* MSCI Asia ex-Japan down 0.2 pct, Nikkei trims earlier losses
* Euro hovers near 7-week lows vs dollar
* China manufacturing data broadly within expectations
Asian shares edged down on Friday, with manufacturing data from China that broadly met expectations helping to somewhat taper sentiment burdened by worries over the economic fallout from Italy's political confusion and likely U.S. spending cuts.
Renewed confidence that major central banks will keep taking stimulative steps to support their economies, which lifted a global equities index overnight, underpinned prices.
China's February official purchasing managers' index (PMI) came in at its slowest pace in four months at 50.1, slightly below a 50.2 Reuters poll consensus and the 50.4 posted in January, but broadly within expectations.
A private survey showed the final HSBC PMI fell to 50.4 after seasonal adjustments from January's two-year high of 52.3, in line with a flash reading in late February, supporting expectations that China's modest economic revival requires no change in monetary policy for now.
"The above-50 reading of the PMI still indicates that the economy is on an expansion mode. In our view, even though headwinds remain, China's GDP growth will still likely come in around 8 percent in Q1, supported by faster investment growth in western and central Chinese provinces due to the renewed urbanisation drive," economists at ANZ said in a note.
The MSCI's broadest index of Asia-Pacific shares outside Japan eased 0.2 percent, after ending February up 0.5 percent, showing muted reaction to Chinese data.
Australian shares slipped 0.5 percent, pulling back from 4-1/2-year highs touched in the previous session, as big miners lost ground on lower metal prices. South Korean markets are closed on Friday for a public holiday.
The Australian dollar, which is sensitive to data from China, Australia's largest trading partner, was steady around $1.0213.
Japan's Nikkei stock average eased 0.2 percent, trimming some of earlier losses as expectations for strong reflationary measures from the Bank of Japan in coming months lent support.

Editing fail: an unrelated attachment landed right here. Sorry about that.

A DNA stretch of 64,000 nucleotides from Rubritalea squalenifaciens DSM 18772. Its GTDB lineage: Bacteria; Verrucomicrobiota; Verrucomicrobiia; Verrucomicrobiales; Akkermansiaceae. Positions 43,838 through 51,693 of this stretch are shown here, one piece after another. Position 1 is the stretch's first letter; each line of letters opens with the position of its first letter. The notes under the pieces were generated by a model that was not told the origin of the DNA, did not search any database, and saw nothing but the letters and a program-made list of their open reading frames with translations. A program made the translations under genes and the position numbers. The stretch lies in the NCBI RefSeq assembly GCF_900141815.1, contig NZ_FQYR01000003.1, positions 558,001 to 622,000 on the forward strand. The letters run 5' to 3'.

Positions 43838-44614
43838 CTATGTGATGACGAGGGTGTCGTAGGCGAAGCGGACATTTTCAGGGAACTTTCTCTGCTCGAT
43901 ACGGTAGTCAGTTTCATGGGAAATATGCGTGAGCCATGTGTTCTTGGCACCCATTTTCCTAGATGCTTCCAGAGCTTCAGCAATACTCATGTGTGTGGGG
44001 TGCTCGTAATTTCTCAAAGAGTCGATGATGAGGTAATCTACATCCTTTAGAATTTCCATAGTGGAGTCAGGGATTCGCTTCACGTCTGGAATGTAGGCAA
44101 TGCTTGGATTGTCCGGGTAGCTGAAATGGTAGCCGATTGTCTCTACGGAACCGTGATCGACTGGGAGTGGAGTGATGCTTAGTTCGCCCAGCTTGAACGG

Data on Friday showed Japanese companies cut spending on plant and equipment in October-December by 8.7 percent from the same period last year, down for the first time in five quarters amid a slump in exports, showing the world's third-largest economy was still struggling to find a solid footing.
In contrast, a drop in new U.S. claims for jobless benefits last week and a sharp rise in factory activity in the Midwest in February suggested the U.S. economy is improving.
The relative outperformance of the world's leading economy over Japan's may soon turn the Japan-based yen selling into U.S.-led dollar buying, giving a fresh push higher in the dollar/yen, traders say.
The dollar was steady around 92.56 against the yen.
One factor that could cloud such a positive outlook is the uncertainty over the possible extent of economic damage from automatic across-the-board "sequestration" spending cuts in the United States.
The International Monetary Fund said on Thursday it would likely cut its 2013 growth forecasts for the United States by at least a 0.5 percentage point if the cuts are fully implemented. The IMF now projects that the U.S. economy will grow 2 percent this year.
"Financial markets are eerily calm about the issue. Nobody is talking about the sequestration, and I worry about the seeming lack of interest when market sentiment is far from stable after sharp swings following the Italian election," said Hiroshi Maeba, head of FX trading Japan at UBS in Tokyo. He said reaction, if any, will likely come in equities and bonds first and spill over to forex, hitting risk-sensitive currencies which may possibly underpin the dollar.
U.S. crude fell 0.4 percent to $91.69 a barrel, after earlier hitting a 2013 low of $91.43.
Brent crude fell 0.2 percent to $111.13 after falling to a six-week low of $110.86 earlier. Oil prices were weighed by concerns about the global economy and the strength of demand.
Spot gold inched up 0.1 percent to $1,581.71 an ounce after dropping more than 1 percent on Thursday and ending February with its fifth straight monthly drop, the longest string of monthly declines since 1996.
The euro was up 0.1 percent to $1.3070, but near a seven-week trough of $1.3018 plumbed earlier in the week.